History : The Rover Triumph Story – Part Nine : 1967

Ian Nicholls, AROnline’s historian-in-residence, tells the story of Rover and Triumph, and their part in the downfall of the British motor industry. 

Here, in the ninth part, Rover and Triumph become bedfellows within the Leyland Motor Corporation – a big year in the development of the motor industry.

The story of Rover and Triumph: two become one

In early January 1967 Rover announced that 2000 workers would go back on full-time working, ‘almost immediately’. The men, all on Land Rover assembly work at Solihull, had been on short time since August 1966.

The success in sales of the Rover 2000 was given as the reason. In November 1966, when British car output overall fell by 31 per cent, the 2000 increased its share of the home market. Some Land Rover workers were transferred to the 2000 production lines to cope with the huge orders, leaving full-time work for the rest.

On 5 January, Standard-Triumph held a Board meeting. Chief Engineer Harry Webster reported that, ‘the TR5 would be delayed by changes arising from the USA Safety Regulations, although he accepted that this delay must be as short as possible in view of the necessity to introduce this model into the USA with all possible speed.’

The TR5 was now Project Wasp, a TR4A fitted with the 20S in-line six-cylinder engine as a way of boosting the model’s appeal.

Standard Triumph ups production

At the end of the month, Standard-Triumph announced that it planned a return to full-time working during the next three weeks at its Coventry, Birmingham, and Liverpool factories.

On 21 February, the Leyland Motor Corporation held its Annual General Meeting. Although much time was devoted to the group’s commercial vehicle operations, some discussion of its car side did take place.

Submitting his report to shareholders, which showed that, for the year which ended on 30 September 1966, Leyland made a profit, after tax, of almost £9.5 million, Chairman Sir William Black said that the year had been an exceptionally difficult one in overseas markets, and that most of these difficulties persisted.

Triumph’s sports car successes

Harry Webster said: ‘In the USA, where Triumph cars are our main product, new safety regulations are being imposed , together with severe air pollution restrictions. The market for sports cars is being affected by so many of our potential customers being called up for the fighting services.’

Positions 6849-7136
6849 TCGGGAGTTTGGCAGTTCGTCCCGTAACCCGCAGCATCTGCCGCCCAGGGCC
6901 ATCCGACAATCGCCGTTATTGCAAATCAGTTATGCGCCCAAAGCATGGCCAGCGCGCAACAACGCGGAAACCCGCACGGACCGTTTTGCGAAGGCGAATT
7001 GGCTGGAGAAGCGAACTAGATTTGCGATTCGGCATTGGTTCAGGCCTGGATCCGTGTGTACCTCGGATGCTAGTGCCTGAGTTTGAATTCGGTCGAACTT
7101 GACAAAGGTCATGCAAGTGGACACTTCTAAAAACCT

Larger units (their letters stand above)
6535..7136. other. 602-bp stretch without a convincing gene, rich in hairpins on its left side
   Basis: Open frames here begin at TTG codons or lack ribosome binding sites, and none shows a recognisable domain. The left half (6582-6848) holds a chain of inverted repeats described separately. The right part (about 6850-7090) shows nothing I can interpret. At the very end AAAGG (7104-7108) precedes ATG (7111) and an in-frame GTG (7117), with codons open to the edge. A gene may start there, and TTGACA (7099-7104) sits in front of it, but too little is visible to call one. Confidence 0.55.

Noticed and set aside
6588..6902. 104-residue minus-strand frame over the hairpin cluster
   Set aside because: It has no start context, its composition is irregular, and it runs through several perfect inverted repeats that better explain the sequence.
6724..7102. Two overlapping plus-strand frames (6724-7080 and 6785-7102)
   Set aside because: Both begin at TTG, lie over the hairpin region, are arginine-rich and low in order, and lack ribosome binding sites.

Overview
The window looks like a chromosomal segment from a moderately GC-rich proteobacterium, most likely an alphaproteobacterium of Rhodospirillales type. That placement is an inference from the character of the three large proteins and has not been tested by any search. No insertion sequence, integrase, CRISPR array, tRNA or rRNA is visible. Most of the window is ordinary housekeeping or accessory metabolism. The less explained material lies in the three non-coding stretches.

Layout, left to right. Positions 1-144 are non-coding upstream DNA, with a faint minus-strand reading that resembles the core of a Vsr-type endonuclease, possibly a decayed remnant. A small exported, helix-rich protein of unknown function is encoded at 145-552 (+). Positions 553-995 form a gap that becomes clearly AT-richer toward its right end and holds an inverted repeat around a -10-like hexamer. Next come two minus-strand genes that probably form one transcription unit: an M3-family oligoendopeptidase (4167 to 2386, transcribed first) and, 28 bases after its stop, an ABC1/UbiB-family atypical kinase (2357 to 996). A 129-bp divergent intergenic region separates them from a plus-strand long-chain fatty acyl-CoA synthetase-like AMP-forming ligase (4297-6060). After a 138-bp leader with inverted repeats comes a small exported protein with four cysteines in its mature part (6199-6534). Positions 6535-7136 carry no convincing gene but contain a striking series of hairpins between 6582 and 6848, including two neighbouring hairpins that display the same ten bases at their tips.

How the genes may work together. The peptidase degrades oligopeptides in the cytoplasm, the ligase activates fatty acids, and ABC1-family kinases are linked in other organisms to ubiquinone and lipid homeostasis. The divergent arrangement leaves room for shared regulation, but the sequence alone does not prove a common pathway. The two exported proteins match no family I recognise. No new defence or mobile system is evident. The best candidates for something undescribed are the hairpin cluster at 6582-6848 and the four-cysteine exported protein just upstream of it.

Explaining this afterwards. Sir William said sales of sports cars in America had fallen by about 20 per cent. He added: ‘A lot of young people are being called up for military service in Vietnam. The credit arrangements in America are such that, if someone is called up, their liability to repay the debt is deferred until a year after they are released from the forces, understandably, there is a reluctance to extend hire purchase faculties in these circumstances.’

He also said: ‘International competition in the automobile field has always been very keen, and today, is no exception. On the car side, in particular, it would seem that the production capacity of the world has, temporarily at least, outstripped, the demand. Fortunately, this is not yet clear to the same degree in the heavy commercial vehicle field, which is of course, our main operation.’

Production costs needed reducing

Sir Donald Stokes, the Deputy Chairman and Managing Director, emphasised the need to cut production costs. He said the industry was now meeting severe competition from the Japanese in all foreign markets for small cars.

He said: ‘They are not making better cars than we are, but they are making them more cheaply. We are, therefore, having to cut our margins to meet this competition and, if this goes on, we will not have enough money available to finance new business. It is, therefore, vital to cut production costs in every possible way.’

Of the proposed merger with Rover, Sir William Black announced that proxy votes totalling eight million for and only 5000 against the merger had been received from Leyland shareholders, and he expected 99 per cent of Rover shareholders to vote for it. If this was so, legal formalities would be completed within a month.

Sir William said: ‘It is a very logical development, and one that will be of dear advantage to both organizations.’

New models in, old models out…

On 10 March, the latest version of the Triumph Spitfire was announced. The new Mk3 Spitfire now had a 75bhp 1296cc SC engine that propelled the car to a top speed of 95mph.